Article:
Contemporary fantasy often becomes urban fantasy, to the exclusion of all other forms. A few stories fall outside the urban subgenre barriers, such as American Gods by Neil Gaiman, and fall well. The Hum and the Shiver by Alex Bledsoe is set in the Smoky Mountains of East Tennessee and would best be described as rural fantasy. Owing to the less hectic feel of the backwater area, it comes off as much more intimate than most contemporary fantasy.
Well written and balanced characters
Bronwyn Hyatt returns home from Iraq wounded in more ways than one. She’s called a war hero by some and a troublemaker by others. In a way, she has given up the danger of the field for another danger altogether. Portents of death and duty balance her wild and rebellious nature that has been suppressed and tempered during her time away. It emphasizes a tale of family, tradition and duty in an original and emotional way that makes her character so complex and well layered that it is hard to fault the book. Her life could be identified into three parts that blend and overlay constantly, mingling into a fluid and dynamic character that feels altogether organic.
The various other characters of The Hum and the Shiver are just as well written as Bronwyn Hyatt. From her family and her ex-boyfriend to the journalist and the reverend, they all are individuals and are contrasted well against one another. Characters identify smoothly as the story progresses and they evolve at a great pace.
A focus on music
Music has a beautiful emphasis in The Hum and the Shiver. The title itself, The Hum and the Shiver, is my favorite of the year in its avoidance of clichés and its forceful vibrancy. The Tufa are a very musical people; it drives them and defines them, setting them apart as well as acting as a gauge for the reader. The detached nature of the Tufa easily translates to a subtle arcane overlay that hinges on music.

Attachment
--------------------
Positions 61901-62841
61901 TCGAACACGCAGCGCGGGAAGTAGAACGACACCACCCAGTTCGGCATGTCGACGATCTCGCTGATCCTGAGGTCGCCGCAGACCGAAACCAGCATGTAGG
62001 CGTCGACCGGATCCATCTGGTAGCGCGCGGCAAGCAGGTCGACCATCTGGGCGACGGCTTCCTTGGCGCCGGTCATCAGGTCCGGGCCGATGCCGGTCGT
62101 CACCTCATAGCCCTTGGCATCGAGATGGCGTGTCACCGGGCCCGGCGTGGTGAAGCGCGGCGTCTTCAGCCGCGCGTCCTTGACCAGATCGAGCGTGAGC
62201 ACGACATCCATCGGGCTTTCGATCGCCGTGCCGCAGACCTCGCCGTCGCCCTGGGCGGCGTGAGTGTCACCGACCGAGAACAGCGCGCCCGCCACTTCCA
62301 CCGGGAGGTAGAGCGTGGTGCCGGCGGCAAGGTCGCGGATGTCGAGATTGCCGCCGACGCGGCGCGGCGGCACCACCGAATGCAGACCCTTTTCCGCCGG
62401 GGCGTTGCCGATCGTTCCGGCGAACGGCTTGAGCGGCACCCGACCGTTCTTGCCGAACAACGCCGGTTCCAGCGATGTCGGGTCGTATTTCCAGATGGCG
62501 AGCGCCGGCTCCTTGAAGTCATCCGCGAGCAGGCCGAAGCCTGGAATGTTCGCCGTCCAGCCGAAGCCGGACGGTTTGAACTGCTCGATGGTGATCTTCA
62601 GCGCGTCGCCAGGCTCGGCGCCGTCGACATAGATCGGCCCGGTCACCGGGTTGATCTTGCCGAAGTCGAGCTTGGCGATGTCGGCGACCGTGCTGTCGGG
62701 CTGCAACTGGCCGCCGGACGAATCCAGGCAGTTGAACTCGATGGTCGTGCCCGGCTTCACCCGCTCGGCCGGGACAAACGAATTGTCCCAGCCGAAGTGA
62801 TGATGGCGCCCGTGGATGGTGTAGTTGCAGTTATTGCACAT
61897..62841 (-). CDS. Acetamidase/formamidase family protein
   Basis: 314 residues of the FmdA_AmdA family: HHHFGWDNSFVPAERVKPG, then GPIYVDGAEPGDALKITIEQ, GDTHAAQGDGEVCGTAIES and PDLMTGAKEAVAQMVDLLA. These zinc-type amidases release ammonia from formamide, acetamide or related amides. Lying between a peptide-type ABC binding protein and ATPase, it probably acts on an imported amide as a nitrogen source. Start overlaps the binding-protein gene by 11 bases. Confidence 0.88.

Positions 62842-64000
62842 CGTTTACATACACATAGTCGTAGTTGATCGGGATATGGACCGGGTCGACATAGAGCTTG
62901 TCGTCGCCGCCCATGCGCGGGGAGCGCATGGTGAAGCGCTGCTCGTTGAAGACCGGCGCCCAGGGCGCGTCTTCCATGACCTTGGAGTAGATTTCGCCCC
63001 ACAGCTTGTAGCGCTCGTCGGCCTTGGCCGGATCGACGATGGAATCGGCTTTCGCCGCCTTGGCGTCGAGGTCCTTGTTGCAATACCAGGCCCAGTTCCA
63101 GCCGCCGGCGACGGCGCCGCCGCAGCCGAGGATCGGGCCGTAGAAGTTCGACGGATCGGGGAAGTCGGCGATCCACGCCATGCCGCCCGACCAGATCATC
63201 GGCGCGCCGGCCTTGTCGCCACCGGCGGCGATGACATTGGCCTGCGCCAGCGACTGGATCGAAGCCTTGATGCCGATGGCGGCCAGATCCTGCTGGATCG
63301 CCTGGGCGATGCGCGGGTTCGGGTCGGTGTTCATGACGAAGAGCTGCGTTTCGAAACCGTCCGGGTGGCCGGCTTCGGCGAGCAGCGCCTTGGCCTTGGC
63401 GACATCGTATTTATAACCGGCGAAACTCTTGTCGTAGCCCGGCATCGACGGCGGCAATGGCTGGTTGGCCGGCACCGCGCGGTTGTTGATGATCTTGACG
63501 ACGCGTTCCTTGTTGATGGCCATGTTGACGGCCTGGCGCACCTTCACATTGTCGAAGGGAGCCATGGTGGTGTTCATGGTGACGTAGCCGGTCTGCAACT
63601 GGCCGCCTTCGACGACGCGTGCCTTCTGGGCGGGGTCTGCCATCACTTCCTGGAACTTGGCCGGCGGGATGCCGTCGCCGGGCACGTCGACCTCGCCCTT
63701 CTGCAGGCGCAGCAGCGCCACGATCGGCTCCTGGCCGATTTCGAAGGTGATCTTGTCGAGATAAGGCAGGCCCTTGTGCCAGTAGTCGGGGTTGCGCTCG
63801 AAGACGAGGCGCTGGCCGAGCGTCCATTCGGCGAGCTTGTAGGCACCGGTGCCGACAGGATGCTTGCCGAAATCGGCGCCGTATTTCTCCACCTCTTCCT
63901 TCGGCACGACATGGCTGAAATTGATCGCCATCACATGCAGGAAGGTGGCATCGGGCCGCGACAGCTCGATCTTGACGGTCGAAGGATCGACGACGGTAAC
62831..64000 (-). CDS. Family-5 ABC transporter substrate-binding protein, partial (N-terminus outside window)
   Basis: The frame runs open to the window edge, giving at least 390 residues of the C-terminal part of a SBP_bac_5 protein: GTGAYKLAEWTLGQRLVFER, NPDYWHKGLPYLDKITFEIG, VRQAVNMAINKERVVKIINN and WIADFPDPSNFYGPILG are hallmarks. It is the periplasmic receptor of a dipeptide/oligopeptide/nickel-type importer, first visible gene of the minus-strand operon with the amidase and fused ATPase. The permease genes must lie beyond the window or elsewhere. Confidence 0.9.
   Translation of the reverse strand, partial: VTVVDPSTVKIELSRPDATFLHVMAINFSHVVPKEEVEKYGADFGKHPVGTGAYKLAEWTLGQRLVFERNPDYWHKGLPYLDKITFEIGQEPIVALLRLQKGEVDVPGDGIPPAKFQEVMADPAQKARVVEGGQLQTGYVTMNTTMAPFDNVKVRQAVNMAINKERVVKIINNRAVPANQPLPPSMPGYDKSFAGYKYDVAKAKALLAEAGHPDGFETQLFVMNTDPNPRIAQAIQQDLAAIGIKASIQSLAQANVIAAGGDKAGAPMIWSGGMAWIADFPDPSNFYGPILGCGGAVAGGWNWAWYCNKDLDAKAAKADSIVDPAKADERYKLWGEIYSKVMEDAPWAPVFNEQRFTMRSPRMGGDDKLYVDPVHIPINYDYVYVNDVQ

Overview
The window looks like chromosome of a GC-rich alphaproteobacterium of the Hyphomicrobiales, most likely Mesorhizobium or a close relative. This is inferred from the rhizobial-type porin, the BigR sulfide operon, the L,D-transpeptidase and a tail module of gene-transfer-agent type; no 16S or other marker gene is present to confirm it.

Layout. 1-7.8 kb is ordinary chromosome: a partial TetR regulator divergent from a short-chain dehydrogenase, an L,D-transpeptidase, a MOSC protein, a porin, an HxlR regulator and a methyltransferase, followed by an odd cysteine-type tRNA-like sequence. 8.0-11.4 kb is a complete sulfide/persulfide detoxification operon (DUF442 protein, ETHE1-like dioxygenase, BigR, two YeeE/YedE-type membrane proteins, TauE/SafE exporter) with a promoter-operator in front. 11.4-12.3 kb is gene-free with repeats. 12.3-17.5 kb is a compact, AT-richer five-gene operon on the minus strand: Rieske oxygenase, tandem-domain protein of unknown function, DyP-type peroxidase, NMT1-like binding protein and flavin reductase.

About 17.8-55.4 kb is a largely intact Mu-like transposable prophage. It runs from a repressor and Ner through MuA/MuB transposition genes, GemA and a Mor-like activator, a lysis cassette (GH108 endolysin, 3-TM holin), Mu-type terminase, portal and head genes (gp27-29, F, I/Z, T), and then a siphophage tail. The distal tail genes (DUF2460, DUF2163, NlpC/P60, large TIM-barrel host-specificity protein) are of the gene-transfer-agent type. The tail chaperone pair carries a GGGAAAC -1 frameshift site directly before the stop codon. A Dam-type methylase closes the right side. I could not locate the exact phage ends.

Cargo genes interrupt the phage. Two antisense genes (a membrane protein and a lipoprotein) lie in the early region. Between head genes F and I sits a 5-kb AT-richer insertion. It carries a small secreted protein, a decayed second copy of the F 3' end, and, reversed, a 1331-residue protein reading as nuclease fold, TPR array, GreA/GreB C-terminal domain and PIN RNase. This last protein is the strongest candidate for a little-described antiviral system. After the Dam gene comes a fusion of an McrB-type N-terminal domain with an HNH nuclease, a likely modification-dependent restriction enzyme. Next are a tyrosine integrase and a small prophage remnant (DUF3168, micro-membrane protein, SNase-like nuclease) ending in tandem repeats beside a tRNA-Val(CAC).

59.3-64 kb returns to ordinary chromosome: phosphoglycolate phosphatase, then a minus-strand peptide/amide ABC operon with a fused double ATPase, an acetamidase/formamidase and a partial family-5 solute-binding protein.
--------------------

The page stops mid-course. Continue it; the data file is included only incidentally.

The story is shrouded in smoke and mirrors the entire time. Revelations are drawn out with precision and are often unpredictable but entirely satisfactory. The Tufa above all are the greatest cause of mystery and illusion for the reader, as Bledsoe doesn’t reveal the story’s secrets cheaply.
Bledsoe’s prose is deftly placed and allows the scenes to flow smoothly from one to the other. The dialogue never feels forced or stilted and has all the humorous overtones of real conversations. Familial relations and more provocative ones exude familiarity and let the reader slip into the characters’ shoes.
Devoid of clichés
The plot is thankfully devoid of clichés, something very hard to achieve in fiction. This may owe to the setting and subgenre in part but Bledsoe is inevitable the source. It spans a relatively short period of time with a lush amount of detail and emotion, progressing at a rapid pace.
Why should you read this book?
The Hum and the Shiver is a striking and subtly crafted story with interesting characters, a unique story and lush prose. It is a must read for anyone who is seeking interesting and unique fantasy or who want to branch out from the more common genres.